Rich, white students still do best at university. We must close the gap

Apr 9, 2018 by

More students from underrepresented backgrounds are studying for a degree. The next step is to ensure they do well

Chris Miller –

Universities have been making progress on opening their doors to students from underrepresented backgrounds. But getting in is not enough – getting on is important too. Students from underrepresented groups deserve an equal opportunity to succeed in their studies and to pursue rewarding careers. This is not happening.

New data published by the Office for Students shows that black, Asian or disabled students and students from disadvantaged neighbourhoods are significantly less likely to succeed at university. The differences are stark: the proportion of students who get a first or 2:1 degree is 10 percentage points lower for students from the most disadvantaged backgrounds than for their wealthier peers, three points lower for those with a disability than for those without, and 22 and 11 points lower respectively for black and Asian students than for white students.

These disparities are mirrored in graduates’ employment prospects. The proportion of students in graduate-level employment or further study soon after the end of their degrees is four percentage points lower for students from the most disadvantaged backgrounds than for those from the least, three points lower for those with a disability than for those without, and five and two points lower for black and Asian students than for white students. These disparities persist even when entry grades and subject choice are accounted for.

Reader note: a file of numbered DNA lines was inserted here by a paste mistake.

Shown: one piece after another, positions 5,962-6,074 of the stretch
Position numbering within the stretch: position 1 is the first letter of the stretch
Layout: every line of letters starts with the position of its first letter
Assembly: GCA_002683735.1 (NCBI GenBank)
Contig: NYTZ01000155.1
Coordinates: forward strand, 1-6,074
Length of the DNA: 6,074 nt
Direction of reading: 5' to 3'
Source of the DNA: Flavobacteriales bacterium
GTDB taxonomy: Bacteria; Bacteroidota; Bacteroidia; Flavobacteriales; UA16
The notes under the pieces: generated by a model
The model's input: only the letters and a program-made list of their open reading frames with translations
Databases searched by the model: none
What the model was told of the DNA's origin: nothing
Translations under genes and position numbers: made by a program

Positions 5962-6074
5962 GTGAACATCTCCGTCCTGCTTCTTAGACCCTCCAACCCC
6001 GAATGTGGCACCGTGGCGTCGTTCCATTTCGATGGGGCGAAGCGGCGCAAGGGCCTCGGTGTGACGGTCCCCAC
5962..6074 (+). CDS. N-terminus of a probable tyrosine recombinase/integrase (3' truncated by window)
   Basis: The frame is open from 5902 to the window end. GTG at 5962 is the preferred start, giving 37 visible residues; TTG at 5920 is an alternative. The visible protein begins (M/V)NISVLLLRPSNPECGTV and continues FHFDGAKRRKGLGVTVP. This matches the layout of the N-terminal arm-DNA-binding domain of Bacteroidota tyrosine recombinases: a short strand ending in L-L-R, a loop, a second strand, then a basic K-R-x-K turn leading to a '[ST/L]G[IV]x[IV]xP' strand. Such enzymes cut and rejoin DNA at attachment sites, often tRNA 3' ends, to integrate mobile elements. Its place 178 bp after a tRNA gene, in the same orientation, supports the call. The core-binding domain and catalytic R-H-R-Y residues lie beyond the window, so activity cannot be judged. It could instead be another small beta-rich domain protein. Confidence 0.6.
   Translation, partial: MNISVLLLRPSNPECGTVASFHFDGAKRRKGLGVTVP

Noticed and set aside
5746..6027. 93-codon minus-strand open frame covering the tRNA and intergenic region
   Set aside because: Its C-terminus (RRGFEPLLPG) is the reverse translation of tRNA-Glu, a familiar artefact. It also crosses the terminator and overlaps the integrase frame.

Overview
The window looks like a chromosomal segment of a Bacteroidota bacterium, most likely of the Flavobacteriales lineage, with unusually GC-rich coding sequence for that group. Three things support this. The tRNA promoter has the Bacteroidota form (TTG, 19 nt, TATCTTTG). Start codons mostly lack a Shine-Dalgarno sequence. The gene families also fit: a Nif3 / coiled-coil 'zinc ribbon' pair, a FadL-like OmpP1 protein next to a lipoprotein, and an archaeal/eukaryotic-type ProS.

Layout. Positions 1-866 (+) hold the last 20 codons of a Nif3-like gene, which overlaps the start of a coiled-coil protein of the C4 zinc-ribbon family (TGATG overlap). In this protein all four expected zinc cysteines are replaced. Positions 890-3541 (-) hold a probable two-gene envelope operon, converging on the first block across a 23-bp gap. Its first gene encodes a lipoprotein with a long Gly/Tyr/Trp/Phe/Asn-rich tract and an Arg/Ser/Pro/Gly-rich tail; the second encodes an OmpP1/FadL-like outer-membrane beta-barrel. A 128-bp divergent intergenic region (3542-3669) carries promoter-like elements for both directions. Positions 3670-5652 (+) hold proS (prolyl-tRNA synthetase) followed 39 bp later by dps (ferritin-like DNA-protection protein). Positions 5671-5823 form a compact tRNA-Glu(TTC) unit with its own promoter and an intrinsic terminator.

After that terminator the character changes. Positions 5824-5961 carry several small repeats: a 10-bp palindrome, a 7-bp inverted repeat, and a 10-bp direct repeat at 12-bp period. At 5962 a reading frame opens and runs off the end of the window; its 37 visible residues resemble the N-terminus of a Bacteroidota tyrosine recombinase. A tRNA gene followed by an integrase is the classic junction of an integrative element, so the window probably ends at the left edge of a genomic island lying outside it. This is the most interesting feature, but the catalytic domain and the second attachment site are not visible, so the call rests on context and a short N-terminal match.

The gaps exist for a number of reasons. Students’ sense of belonging is affected by the inclusivity of curricula and learning, teaching and assessment practices, the relationships between majority and minority groups of students, and the different profiles of staff and students. There are also differences in how students from different backgrounds and with different identities experience university life, engage with learning and turn to external support.

There can be practical challenges for students from lower-income backgrounds too. Many live at home rather than on campus, and some have work or caring responsibilities. These disadvantages are compounded by universities’ reticence to acknowledge and address the links between student outcomes and factors such as background, disability and race.

What is the OfS going to do about this? We plan to apply greater pressure than before for every university to reduce the outcome gaps among their students. There will be beefed-up powers, granted through recent legislation, to intervene in more nuanced ways than the previous access regulator. For instance, we will require universities charging the maximum £9,250 fee to submit clear, evidence-based plans that go beyond improving access for underrepresented groups to improving their degree outcomes.

Source: Rich, white students still do best at university. We must close the gap | Chris Millward | Higher Education Network | The Guardian

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